Friday Fun

iVillage Member
Registered: 02-21-2013
Friday Fun
309
Thu, 02-21-2013 - 8:38pm

Seems like there are a lot of new posters, introductions?.....

-what does your poster name mean?

-what is your favorite room in your house?

-what is your favorite sandwich?

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iVillage Member
Registered: 10-08-1998
In reply to: amilla
Fri, 02-22-2013 - 6:45pm

Oh yay me.  I have one like that.  I think ds would agree that he would be better of with no gifts than the two he was "blessed" with.

iVillage Member
Registered: 11-14-2011
Fri, 02-22-2013 - 6:33pm

Ha, now I get it, she was asking you (Bord) about your son, not Regina.  Geeze. 

I know that I've been bad about it, but can you (corporate you) use quotes so that we can (sort of) tell what is being responded to?

iVillage Member
Registered: 01-08-2009
Fri, 02-22-2013 - 6:25pm
I did move my son out of public when we couldn't get any help from the school district for his learning disability. We had to learn yo deal with it on our own, and to get him the support he needed. It was maddening. We knew there was a problem in one area beginning in second grade, and the only way we were able to keep him at grade level was with tutors. But since we never let him fall below grade level, he never qualified for services from the school. It was a royal pain in the Austria.
iVillage Member
Registered: 01-08-2009
Fri, 02-22-2013 - 6:20pm
I've got a kid in my Sunday School class who is so profoundly affected by his cognitive disabilities that I think he must me in the tenth percentile or below in anything they can test him on. He's almost completely non-verbal although he does make a few signs, mostly to do with wanting something to eat. He's a real sweetheart, but only now, at the age of five, is he beginning to be potty trained. I understand that he will always need profoundly high levels of care. I don't resent that in the slightest. I don't understand how/why people resent meeting the educational needs of children.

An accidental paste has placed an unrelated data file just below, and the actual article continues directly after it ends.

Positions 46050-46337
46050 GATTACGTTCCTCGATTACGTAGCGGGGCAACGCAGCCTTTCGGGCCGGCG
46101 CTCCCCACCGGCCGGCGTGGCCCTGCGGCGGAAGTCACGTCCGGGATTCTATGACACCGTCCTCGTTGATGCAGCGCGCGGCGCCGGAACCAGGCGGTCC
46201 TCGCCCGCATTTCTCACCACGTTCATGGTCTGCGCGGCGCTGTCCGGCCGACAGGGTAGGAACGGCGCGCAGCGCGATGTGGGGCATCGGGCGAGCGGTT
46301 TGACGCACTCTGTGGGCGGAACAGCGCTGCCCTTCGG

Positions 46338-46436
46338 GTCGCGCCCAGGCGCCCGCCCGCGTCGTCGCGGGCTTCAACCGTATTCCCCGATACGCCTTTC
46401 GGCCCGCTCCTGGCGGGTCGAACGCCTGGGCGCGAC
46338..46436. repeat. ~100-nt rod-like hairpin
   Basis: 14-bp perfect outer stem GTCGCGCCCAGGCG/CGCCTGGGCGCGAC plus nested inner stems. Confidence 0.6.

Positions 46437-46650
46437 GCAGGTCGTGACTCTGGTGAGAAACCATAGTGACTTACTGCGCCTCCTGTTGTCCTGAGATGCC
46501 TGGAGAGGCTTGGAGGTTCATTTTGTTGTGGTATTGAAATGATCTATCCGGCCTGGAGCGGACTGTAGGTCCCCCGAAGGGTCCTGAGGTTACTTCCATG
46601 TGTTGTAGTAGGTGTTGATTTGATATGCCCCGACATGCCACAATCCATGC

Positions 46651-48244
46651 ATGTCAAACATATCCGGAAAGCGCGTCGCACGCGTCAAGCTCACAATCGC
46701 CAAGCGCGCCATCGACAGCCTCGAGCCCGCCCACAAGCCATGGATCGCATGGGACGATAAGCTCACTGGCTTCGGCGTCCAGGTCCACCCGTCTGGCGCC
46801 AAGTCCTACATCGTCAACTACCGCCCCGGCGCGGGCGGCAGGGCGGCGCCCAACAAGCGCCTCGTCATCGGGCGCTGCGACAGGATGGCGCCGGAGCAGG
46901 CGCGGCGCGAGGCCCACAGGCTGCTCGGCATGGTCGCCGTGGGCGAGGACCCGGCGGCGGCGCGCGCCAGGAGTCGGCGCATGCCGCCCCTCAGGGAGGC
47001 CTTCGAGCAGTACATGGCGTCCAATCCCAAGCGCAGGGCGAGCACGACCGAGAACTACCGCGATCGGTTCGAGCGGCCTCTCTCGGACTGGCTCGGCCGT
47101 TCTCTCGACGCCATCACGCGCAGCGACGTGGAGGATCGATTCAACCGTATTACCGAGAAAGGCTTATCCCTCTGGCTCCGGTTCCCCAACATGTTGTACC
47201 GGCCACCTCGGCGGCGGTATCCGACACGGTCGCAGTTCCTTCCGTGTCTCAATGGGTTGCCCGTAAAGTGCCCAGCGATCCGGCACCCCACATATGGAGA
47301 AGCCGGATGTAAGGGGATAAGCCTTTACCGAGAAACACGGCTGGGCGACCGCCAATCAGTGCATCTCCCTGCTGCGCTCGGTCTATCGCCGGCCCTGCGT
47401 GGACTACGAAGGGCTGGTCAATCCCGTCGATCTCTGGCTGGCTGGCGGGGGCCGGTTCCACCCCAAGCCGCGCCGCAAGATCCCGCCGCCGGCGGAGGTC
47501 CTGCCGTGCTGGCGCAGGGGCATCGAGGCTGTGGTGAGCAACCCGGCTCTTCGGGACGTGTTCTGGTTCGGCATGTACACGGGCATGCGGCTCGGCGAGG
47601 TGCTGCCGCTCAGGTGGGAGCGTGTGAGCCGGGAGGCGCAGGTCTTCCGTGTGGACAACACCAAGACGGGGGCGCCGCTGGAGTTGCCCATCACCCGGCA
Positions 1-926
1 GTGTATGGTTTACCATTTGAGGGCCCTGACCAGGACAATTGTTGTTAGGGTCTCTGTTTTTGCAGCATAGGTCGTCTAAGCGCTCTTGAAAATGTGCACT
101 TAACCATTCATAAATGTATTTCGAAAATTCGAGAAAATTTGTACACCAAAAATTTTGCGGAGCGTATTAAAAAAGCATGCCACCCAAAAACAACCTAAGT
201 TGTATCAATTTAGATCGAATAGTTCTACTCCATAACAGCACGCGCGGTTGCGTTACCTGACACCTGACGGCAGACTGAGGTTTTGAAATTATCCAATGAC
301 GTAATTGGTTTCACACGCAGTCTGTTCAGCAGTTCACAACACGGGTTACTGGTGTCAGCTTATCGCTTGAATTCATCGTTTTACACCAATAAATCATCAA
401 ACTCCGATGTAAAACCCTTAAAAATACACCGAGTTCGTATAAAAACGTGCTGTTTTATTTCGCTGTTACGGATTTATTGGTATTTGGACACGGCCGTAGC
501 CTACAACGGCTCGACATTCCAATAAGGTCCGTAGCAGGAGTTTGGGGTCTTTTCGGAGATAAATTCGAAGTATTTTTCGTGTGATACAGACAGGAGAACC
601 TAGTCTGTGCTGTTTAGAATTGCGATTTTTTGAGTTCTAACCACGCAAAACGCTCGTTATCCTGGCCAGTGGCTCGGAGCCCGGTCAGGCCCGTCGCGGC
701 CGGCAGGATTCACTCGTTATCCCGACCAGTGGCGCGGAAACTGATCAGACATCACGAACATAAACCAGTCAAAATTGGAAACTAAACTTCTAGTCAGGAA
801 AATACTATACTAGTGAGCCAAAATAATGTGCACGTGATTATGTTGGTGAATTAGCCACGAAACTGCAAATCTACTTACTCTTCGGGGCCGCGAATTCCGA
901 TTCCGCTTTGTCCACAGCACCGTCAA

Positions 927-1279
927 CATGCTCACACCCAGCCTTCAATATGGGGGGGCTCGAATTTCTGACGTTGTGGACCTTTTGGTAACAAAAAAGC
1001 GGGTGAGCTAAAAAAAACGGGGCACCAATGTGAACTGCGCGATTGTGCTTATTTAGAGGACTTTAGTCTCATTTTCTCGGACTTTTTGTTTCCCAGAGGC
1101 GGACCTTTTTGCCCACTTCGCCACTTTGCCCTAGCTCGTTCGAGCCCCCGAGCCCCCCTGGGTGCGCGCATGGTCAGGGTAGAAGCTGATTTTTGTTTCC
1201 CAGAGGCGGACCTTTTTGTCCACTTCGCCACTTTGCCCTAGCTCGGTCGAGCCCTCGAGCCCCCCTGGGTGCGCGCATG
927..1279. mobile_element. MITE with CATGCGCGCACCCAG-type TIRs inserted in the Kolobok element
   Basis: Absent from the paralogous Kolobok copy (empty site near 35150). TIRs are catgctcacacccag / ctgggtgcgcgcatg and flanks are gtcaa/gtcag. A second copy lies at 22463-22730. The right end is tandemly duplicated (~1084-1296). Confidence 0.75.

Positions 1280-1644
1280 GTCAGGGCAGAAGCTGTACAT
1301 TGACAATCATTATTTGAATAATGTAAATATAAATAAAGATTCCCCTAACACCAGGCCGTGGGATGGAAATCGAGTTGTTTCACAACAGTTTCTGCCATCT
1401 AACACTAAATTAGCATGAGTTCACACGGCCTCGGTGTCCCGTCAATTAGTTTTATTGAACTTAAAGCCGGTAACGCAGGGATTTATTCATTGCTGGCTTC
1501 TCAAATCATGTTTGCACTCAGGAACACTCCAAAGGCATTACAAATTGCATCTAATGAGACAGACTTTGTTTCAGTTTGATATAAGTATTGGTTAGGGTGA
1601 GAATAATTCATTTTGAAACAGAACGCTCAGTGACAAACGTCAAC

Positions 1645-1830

iVillage Member
Registered: 11-14-2011
Fri, 02-22-2013 - 6:17pm
Ok, that makes sense...and yeah, it's stupid. Obviously a term coined by someone who who is convinced that positive thinking will heal them. @@
iVillage Member
Registered: 01-08-2009
Fri, 02-22-2013 - 6:14pm
"Twice gifted" is stupid cheery educational jargon for a gifted child with a second challenge - such as Aspergers or ADHD or a learning disability. Only someone who's never dealt with some of those issues would consider them "gifts."
iVillage Member
Registered: 11-14-2011
Fri, 02-22-2013 - 6:12pm

"Back to the SPED kids who don't even come close to 10% in many/most categories.... Can you even try to visualize that?"

Visualize what?  The need for sped?  Is anyone advocating dropping such programs?

 

iVillage Member
Registered: 02-20-2013
Fri, 02-22-2013 - 6:12pm

jamblessedthree wrote:
Honestly, I only hear twice gifted here, There's a poster on the iv special ed board that posts about it too, I'd love to know what that looks like on an IEP.

There is no such thing as twice gifted. The appropriate term is twice exceptional. And it a gifted diagnosis with another diagnosis, such as a learning disorder or ADD or Aspergers/Autism, etc. DS has a buddy who was in the gifted program and on an IEP for speech. It really isn't uncommon. Gifted kids are kids like any other.

On Wednesdays we wear pink.

iVillage Member
Registered: 11-14-2011
Fri, 02-22-2013 - 6:10pm
Jam, you are he one using the term "twice gifted". We are asking you, what does that mean?
iVillage Member
Registered: 02-20-2013
Fri, 02-22-2013 - 6:10pm

jamblessedthree wrote:
<p>Micromanaging is not the job of a school.  Of course I know about testing and what the different scores represent, If the majority of a kid's assessment is 90% or above s/he probably doesn't qualify for services, But if your publci school is an exceptional one like you've called it then they probably did offer success strategies, Your choice to move him to a private school instead isn't the school's problem. </p><p>Back to the SPED kids who don't even come close to 10% in many/most categories....  Can you even try to visualize that? </p>

Visualize what? Their need for services? I taught autistic preschoolers, Jam. Many of whom were nonverbal. I'm not sure where you're going with this... But I had a kid who qualified for speech/language services through the state early intervention program before his second birthday, so I absolutely know what it is like to be on both ends of the spectrum. And I maintain that the need for services is great on both ends.

On Wednesdays we wear pink.

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